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07/11/2002

Gaps- Filled and Otherwise

Last week we discussed gaps (missing links) in the fossil record
and Eldredge and Gould''s "punctuated equilibrium" as a possible
explanation for these gaps. The gaps that concerned Gould were
relatively short, geologically speaking. I may be wrong, but I
doubt that a gap of 20 million years would be one that would be
considered "short". I''m talking of course about Romer''s Gap.
You never heard of Romer''s Gap? I hadn''t either until I read an
Associated Press article in our newspaper, the July 4 Star Ledger.
The article spurred me to search the Web sites of PBS, BBC and
the Geological Society in the UK. I''m sure that you''ll be happy,
as I was, to know that Romer''s Gap has finally been filled.

Last week also saw the filling of another gap, this one a gap in
the history of manned flight filled by Steve Fossett''s remarkable
solo trip around the world in a balloon. I was born in 1927, the
year of Lindbergh''s epic solo flight across the Atlantic. The fact
that it took three quarters of a century more to achieve an
around-the-world solo in a balloon indicates the magnitude of
Fossett''s feat.

Last week also saw the creation of a gap, this one in baseball
history, with the passing of Ted Williams, the last of the .400
hitters. Regretfully, I never saw Williams in action. When I was
a teenager, some buddies and I took the train from Harrisburg to
Philadelphia to see the Red Sox play the Philadelphia Athletics
(they weren''t in Oakland then). However, Ted Williams was off
flying a fighter plane in World War II. After the game, we were
standing on the platform waiting for our train when we realized
that the whole Red Sox team was on the same platform waiting
for their train. For a rabid baseball fan, this was heaven,
especially since my hero, Indian Bob Johnson (traded to Boston
from the A''s), was there. I got Bob, Joe Cronin and Bobby Doerr
to sign my scorecard. It was the highlight of my life to that
point. Sadly, one of the worst moments of my life occurred on
the train trip home. Someone stole my scorecard while I was
dozing! That missing scorecard gap has never been filled.

Oh, you''re right, what about Romer''s Gap? Before I answer, I
should note that one reason for my concern with evolution and
the fossil record was an editorial by "the editors" in the July issue
of Scientific American. The editorial cited two polls, a Gallup
poll in 1999 and a National Science Board poll in 2000, both of
which showed that nearly half of the American public does not
believe in evolution. Even today, some boards of education or
lawmakers are trying to mandate the teaching of creationism or
"intelligent design" as an alternate theory to evolution. To me,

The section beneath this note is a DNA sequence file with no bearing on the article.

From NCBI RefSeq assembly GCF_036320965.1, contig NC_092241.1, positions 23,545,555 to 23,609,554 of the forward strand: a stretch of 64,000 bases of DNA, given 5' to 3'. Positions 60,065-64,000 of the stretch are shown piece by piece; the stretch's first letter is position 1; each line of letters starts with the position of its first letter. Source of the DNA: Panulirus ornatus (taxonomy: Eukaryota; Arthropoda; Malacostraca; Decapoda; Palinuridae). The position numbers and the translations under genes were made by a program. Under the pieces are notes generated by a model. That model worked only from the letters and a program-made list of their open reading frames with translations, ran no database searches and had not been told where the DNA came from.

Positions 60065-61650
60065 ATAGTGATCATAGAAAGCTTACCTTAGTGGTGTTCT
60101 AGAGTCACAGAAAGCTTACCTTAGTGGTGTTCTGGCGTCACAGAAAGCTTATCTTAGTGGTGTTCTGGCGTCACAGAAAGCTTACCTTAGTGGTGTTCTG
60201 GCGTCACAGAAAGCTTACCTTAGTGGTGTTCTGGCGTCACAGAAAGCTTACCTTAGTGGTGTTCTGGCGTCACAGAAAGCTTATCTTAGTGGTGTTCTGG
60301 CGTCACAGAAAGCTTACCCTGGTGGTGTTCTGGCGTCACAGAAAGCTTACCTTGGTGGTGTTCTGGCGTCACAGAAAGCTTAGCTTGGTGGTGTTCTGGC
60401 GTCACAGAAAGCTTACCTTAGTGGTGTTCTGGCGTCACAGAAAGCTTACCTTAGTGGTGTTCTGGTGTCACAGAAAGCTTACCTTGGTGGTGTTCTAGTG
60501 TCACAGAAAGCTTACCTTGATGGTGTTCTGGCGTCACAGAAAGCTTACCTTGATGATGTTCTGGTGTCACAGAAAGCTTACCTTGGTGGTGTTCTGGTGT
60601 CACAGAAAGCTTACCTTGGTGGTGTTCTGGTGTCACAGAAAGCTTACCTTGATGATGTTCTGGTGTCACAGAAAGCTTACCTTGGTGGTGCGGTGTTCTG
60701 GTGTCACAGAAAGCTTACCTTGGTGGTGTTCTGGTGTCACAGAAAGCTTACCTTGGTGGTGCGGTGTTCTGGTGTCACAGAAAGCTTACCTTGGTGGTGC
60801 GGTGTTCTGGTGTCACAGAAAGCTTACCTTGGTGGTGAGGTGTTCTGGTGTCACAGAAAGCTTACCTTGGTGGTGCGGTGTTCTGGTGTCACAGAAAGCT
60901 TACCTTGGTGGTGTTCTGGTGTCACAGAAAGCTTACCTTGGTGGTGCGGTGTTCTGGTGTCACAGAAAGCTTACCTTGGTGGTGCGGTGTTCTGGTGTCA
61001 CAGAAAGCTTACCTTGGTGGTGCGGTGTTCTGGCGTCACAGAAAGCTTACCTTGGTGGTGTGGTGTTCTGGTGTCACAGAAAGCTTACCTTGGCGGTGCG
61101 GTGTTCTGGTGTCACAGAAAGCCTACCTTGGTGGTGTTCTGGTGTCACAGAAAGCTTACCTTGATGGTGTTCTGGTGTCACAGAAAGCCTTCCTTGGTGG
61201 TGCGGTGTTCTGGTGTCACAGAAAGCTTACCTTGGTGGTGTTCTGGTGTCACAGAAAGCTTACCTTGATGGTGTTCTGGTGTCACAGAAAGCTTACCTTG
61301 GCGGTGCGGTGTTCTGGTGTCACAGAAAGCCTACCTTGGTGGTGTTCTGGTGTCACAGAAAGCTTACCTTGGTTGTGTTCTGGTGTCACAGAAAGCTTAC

this is a shocking and sad commentary on the scientific literacy
of a large fraction of the U.S. population.

To my mind, few things bolster the fact of evolution more than
the filling of a gap in the fossil record. Certainly one of the most
dramatic and key events in evolution was when the first creature
of the sea developed the ability to move out of the sea and walk
on the land. Without that development we wouldn''t be here
today. One of those specializing in the study of that exciting
period is Jennifer Clack. Jenny is a Reader in Vertebrate
Paleontology and a Senior Assistant Curator at the University of
Cambridge''s Museum of Zoology.

One of Jenny Clack''s discoveries was a fossil nicknamed
"Boris". Boris lived some 360 million years ago. The striking
feature about Boris was that he had four appendages, or limbs.
However, it was clear from the design of these limbs that they
were not made for walking but for maneuvering in the water.
Boris was a swimmer, not a walker. Nevertheless, Boris could
be classified as an incipient tetrapod, defined as a creature with
four legs. We are tetrapods, our four limbs fitting the definition.

Ok, Romer''s Gap. Harvard scientist Alfred S. Romer first
pointed out that there was a gap in the fossil record for at least
some 20 million years. In other words, after the appearance of
fossils such as Boris, there weren''t any tetrapod-like fossils found
that lived in the 20 million years or so before real tetrapods that
were at home on land. Jenny Clack was also one of those who
had found examples of these walking landlubbers, in her case in
ancient footprints off the coast of Ireland. But there was still this
gap of nothing for at least 20 million years.

Now comes Pederpes finneyae, let''s call it Peder for short. Peder
is a fossil of a fish that was found in Scotland in 1971. For the
next three decades Peder appears to have hung around in the
Hunterian Museum in Glasgow. Peder didn''t arose any particular
excitement, being just a fish, albeit a very old one. I should have
mentioned that Peder wasn''t a freestanding fossil but spent its